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Posts Tagged ‘Catherine Jagoe’

Psalm

April 27, 2010 5 comments

by Catherine Jagoe

I pause in the airport parking ramp alive
with the avid conversations of sparrows
celebrating the ordinary.

They make this half-deserted hangar
musical as a cathedral, open to the air,
full of light and shadows, cool spaces.

I see our house when it was a great skeleton
of yellow wood, the roof ribs of whale,
green light of summer in the rafters.

A wasps’ nest falls from the heft
of the silver maple. I hold
this fine grey paper from the sky.

I sing and sometimes sound fills
my mouth and throbs there, my throat
an instrument, my ribs a soundboard.

I swim. I keep my head low
in the water, thinking of seals’
breath, swivel, drive, flip, glide.

I endure the clamor of children,
ground down smooth by it like shingle
clattered and worn on the strand.

I plant wormwood, sage.
I snap asparagus spears,
split the wood from the green.

The mock orange that I tried to kill
is drenched in blossom, tipsy.
Again, its scent undoes me.


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Catherine Jagoe is a poet and translator. Poems from her chapbook Casting Off (Parallel Press, 2007) have been featured on The Writer’s Almanac and Poetry Daily. Her translations include two novels, one from Spain, That Bringas Woman (Everyman, 1996) and one from Argentina, My Name Is Light (Bloomsbury, 2003). She recently finished translating a memoir about the Arctic from Catalan into English.

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Still, Life

April 5, 2010 4 comments

by Catherine Jagoe

the world is warming
the Antarctic ice shelf just lost
a chunk large as Manhattan magnified by seven
if you live in America
my land by emigration

in Britain the land of my birth
that chunk was the Isle of Man

in Spain my land by adoption
it was the province of Burgos

to feel loss we have to make it local
the globe our yard

once as a child I saw a Portuguese man’o’war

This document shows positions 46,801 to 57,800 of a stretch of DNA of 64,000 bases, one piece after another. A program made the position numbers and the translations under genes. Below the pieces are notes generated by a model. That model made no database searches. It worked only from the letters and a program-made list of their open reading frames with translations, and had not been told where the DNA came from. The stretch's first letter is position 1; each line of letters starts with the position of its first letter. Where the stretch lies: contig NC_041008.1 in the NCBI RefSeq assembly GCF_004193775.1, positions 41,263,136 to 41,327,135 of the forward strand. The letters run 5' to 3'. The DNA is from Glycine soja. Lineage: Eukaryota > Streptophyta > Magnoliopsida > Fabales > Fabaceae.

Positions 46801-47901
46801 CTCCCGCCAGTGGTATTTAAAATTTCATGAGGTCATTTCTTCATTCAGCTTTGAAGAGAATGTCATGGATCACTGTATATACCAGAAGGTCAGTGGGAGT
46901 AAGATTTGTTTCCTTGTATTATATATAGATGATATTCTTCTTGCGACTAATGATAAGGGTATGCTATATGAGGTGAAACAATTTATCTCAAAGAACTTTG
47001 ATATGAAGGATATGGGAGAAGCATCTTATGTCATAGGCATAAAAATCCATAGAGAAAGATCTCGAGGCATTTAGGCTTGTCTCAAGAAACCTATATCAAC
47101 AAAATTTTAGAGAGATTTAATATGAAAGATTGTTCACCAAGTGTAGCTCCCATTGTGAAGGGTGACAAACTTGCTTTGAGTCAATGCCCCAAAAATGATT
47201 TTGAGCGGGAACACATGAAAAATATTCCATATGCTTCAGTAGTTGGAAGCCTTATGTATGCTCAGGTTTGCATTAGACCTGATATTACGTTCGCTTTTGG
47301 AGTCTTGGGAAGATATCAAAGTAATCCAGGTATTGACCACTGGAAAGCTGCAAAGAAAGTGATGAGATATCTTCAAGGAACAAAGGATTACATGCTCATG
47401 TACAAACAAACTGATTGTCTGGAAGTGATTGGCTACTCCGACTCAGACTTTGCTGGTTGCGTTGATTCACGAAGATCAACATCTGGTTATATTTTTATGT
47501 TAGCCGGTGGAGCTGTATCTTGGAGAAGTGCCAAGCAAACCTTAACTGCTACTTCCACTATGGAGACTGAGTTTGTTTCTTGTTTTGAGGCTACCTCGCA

mauve caravel in pristine waters
cruise downwind off the Outer Hebrides
but now my humming screen predicts the Gulf
Stream that hugs the British Isles
could stray plunging the kingdom into a new
Ice Age

last year I saw twelve storks trying to nest on one church tower
in old Castile no longer
migrating south to Africa

but winter here on the Great Lakes was so hard the squirrels
gnawed the bark from the small high branches
ice dammed on eaves and melted into ceilings
highways became rutted village lanes
and icicles hazardous to passing humans
mice invaded our basement to steal cat food
which they stored in the oven thereby
setting it on fire

the recently emerged yards
are muddy as flood-grounds
spring has come violent here
this week I saw a home lurch
whole and entire into a brown maelstrom
and break apart roof upside down a foundered ark


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Catherine Jagoe is a poet and translator. Poems from her chapbook Casting Off (Parallel Press, 2007) have been featured on The Writer’s Almanac and Poetry Daily. Her translations include two novels, one from Spain, That Bringas Woman (Everyman, 1996) and one from Argentina, My Name Is Light (Bloomsbury, 2003). She recently finished translating a memoir about the Arctic from Catalan into English.

Categories: Health Tags: